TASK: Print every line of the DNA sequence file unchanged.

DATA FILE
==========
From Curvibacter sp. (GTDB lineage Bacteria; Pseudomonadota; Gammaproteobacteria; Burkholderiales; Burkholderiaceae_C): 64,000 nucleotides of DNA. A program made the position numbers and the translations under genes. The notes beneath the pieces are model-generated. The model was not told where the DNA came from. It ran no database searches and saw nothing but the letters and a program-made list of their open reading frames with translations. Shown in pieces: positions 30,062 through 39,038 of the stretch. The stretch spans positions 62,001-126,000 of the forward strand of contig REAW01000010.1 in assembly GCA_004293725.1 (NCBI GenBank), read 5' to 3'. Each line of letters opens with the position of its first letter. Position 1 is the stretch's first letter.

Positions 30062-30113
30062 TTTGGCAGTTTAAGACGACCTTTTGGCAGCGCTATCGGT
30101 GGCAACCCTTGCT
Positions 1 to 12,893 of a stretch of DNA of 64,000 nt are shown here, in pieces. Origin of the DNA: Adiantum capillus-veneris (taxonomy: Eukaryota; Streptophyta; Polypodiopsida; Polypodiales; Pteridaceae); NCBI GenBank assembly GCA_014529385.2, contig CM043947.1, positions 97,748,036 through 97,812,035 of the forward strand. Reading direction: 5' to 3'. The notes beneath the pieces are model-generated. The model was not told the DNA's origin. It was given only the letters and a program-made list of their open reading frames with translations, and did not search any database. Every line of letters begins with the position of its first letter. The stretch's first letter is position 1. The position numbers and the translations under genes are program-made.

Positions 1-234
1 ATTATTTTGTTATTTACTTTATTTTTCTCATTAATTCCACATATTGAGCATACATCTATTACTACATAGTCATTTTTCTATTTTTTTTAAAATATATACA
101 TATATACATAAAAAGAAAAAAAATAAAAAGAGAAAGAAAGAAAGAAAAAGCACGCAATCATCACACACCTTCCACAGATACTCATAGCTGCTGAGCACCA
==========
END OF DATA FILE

From Curvibacter sp. (GTDB lineage Bacteria; Pseudomonadota; Gammaproteobacteria; Burkholderiales; Burkholderiaceae_C): 64,000 nucleotides of DNA. A program made the position numbers and the translations under genes. The notes beneath the pieces are model-generated. The model was not told where the DNA came from. It ran no database searches and saw nothing but the letters and a program-made list of their open reading frames with translations. Shown in pieces: positions 30,062 through 39,038 of the stretch. The stretch spans positions 62,001-126,000 of the forward strand of contig REAW01000010.1 in assembly GCA_004293725.1 (NCBI GenBank), read 5' to 3'. Each line of letters opens with the position of its first letter. Position 1 is the stretch's first letter.

Positions 30062-30113
30062 TTTGGCAGTTTAAGACGACCTTTTGGCAGCGCTATCGGT
30101 GGCAACCCTTGCT
Positions 1 to 12,893 of a stretch of DNA of 64,000 nt are shown here, in pieces. Origin of the DNA: Adiantum capillus-veneris (taxonomy: Eukaryota; Streptophyta; Polypodiopsida; Polypodiales; Pteridaceae); NCBI GenBank assembly GCA_014529385.2, contig CM043947.1, positions 97,748,036 through 97,812,035 of the forward strand. Reading direction: 5' to 3'. The notes beneath the pieces are model-generated. The model was not told the DNA's origin. It was given only the letters and a program-made list of their open reading frames with translations, and did not search any database. Every line of letters begins with the position of its first letter. The stretch's first letter is position 1. The position numbers and the translations under genes are program-made.

Positions 1-234
1 ATTATTTTGTTATTTACTTTATTTTTCTCATTAATTCCACATATTGAGCATACATCTATTACTACATAGTCATTTTTCTATTTTTTTTAAAATATATACA
101 TATATACATAAAAAGAAAAAAAATAAAAAGAGAAAGAAAGAAAGAAAAAGCACGCAATCATCACACACCTTCCACAGATACTCATAGCTGCTGAGCACCA